RFC 5186 IGMPv3/MLDv2 and Multicast Protocols May 2008 10. Normative References [IGMP3] Cain, B., Deering, S., Kouvelas, I., Fenner, B., and A. Thyagarajan, "Internet Group Management Protocol, Version 3", RFC 3376, October 2002. [MLDv2] Vida, R., Ed., and L. Costa, Ed., "Multicast Listener Discovery Version 2 (MLDv2) for IPv6", RFC 3810, June 2004. [DVMRP] Waitzman, D., Partridge, C., and S. Deering, "Distance Vector Multicast Routing Protocol", RFC 1075, November 1988. [MOSPF] Moy, J., "Multicast Extensions to OSPF", RFC 1584, March 1994. [PIMDM] Adams, A., Nicholas, J., and W. Siadak, "Protocol Independent Multicast - Dense Mode (PIM-DM): Protocol Specification (Revised)", RFC 3973, January 2005. [PIMSM] Fenner, B., Handley, M., Holbrook, H., and I. Kouvelas, "Protocol Independent Multicast - Sparse Mode (PIM-SM): Protocol Specification (Revised)", RFC 4601, August 2006. [SSM] Holbrook, H. and B. Cain, "Source-Specific Multicast for IP", RFC 4607, August 2006. Authors' Addresses Brian Haberman The Johns Hopkins University Applied Physics Laboratory 11100 Johns Hopkins Road Laurel, MD 20723-6099 US Phone: +1 443 778 1319 EMail: brian@innovationslab.net Jim Martin Woven Systems 2455 Augustine Drive, Suite 211 Santa Clara, CA 95054 US Phone: +1 408 654-8143 EMail: jim@wovensystems.com Haberman & Martin Informational [Page 5]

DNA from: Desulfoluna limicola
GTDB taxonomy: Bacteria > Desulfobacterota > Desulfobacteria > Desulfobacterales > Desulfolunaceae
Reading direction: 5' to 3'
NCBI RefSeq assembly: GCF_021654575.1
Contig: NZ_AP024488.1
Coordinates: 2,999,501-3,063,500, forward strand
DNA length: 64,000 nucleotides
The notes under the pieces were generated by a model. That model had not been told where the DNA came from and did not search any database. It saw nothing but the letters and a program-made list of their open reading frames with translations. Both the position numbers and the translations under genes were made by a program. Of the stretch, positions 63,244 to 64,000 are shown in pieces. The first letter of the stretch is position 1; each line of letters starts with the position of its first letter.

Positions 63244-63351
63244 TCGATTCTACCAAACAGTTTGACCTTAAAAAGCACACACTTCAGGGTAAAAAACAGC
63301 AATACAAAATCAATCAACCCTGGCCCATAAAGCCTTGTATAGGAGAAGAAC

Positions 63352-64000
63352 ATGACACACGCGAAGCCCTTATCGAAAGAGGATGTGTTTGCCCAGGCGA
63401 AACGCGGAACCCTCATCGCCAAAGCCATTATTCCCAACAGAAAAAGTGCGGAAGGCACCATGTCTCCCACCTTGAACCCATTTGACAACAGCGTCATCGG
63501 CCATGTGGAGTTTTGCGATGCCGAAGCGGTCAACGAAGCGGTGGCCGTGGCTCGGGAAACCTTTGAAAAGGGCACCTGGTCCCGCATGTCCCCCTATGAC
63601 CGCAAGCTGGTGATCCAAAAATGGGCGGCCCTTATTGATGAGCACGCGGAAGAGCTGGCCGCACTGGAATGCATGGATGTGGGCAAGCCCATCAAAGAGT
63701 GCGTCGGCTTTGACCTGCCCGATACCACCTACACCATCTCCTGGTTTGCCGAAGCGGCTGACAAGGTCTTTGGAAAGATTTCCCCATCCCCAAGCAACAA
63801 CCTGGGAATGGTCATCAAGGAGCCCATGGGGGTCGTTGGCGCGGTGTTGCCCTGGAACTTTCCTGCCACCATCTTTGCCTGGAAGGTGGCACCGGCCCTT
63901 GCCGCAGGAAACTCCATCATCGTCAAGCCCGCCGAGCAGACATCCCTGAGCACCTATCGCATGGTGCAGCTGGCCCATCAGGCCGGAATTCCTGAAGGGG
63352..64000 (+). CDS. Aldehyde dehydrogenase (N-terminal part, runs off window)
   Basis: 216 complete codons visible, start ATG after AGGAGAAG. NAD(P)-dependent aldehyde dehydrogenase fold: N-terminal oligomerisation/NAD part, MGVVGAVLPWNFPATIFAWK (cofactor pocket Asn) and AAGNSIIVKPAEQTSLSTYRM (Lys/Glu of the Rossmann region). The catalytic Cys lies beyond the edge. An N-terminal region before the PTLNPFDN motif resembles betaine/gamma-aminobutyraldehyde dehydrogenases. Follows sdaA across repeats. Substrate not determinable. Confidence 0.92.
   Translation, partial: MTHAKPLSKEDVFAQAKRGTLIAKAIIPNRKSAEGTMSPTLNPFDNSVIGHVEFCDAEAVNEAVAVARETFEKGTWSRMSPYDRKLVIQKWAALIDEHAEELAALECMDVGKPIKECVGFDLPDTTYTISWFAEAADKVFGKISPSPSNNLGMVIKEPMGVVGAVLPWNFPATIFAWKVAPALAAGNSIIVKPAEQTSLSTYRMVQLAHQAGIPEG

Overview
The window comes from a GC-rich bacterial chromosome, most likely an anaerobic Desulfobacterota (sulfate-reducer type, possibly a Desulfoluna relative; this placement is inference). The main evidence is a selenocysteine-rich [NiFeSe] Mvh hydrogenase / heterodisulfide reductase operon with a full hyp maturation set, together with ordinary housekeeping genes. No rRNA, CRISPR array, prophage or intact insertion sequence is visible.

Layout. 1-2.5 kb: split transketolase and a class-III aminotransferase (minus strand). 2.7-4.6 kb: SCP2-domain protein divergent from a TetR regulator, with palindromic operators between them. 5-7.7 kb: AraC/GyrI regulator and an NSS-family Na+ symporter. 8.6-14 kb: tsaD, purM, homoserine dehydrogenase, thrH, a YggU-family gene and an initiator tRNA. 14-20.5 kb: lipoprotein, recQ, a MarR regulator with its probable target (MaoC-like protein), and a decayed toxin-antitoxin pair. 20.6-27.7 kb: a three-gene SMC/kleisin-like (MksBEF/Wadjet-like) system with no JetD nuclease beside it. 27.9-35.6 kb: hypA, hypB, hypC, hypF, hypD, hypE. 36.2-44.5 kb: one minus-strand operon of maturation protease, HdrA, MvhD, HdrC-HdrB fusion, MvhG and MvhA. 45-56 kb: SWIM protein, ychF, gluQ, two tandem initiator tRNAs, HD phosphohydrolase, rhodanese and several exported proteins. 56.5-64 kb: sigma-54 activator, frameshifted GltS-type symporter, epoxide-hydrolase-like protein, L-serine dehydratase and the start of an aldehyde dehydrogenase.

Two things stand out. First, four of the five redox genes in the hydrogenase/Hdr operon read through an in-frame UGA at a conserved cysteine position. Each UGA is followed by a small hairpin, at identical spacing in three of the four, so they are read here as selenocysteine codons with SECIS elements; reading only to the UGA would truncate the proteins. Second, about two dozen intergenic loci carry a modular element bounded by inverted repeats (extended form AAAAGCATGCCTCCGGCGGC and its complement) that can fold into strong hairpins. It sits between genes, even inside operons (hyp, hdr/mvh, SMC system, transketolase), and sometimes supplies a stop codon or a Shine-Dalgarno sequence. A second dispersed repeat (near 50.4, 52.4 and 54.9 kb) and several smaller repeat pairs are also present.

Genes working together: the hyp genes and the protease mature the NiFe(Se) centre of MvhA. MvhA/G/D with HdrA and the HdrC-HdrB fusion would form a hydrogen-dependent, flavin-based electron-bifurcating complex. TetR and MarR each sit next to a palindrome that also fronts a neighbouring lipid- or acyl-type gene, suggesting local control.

RFC 5186 IGMPv3/MLDv2 and Multicast Protocols May 2008 Full Copyright Statement Copyright (C) The IETF Trust (2008). This document is subject to the rights, licenses and restrictions contained in BCP 78, and except as set forth therein, the authors retain all their rights. This document and the information contained herein are provided on an "AS IS" basis and THE CONTRIBUTOR, THE ORGANIZATION HE/SHE REPRESENTS OR IS SPONSORED BY (IF ANY), THE INTERNET SOCIETY, THE IETF TRUST AND THE INTERNET ENGINEERING TASK FORCE DISCLAIM ALL WARRANTIES, EXPRESS OR IMPLIED, INCLUDING BUT NOT LIMITED TO ANY WARRANTY THAT THE USE OF THE INFORMATION HEREIN WILL NOT INFRINGE ANY RIGHTS OR ANY IMPLIED WARRANTIES OF MERCHANTABILITY OR FITNESS FOR A PARTICULAR PURPOSE. Intellectual Property The IETF takes no position regarding the validity or scope of any Intellectual Property Rights or other rights that might be claimed to pertain to the implementation or use of the technology described in this document or the extent to which any license under such rights might or might not be available; nor does it represent that it has made any independent effort to identify any such rights. Information on the procedures with respect to rights in RFC documents can be found in BCP 78 and BCP 79. Copies of IPR disclosures made to the IETF Secretariat and any assurances of licenses to be made available, or the result of an attempt made to obtain a general license or permission for the use of such proprietary rights by implementers or users of this specification can be obtained from the IETF on-line IPR repository at http://www.ietf.org/ipr. The IETF invites any interested party to bring to its attention any copyrights, patents or patent applications, or other proprietary rights that may cover technology that may be required to implement this standard. Please address the information to the IETF at ietf-ipr@ietf.org. Haberman & Martin Informational [Page 6]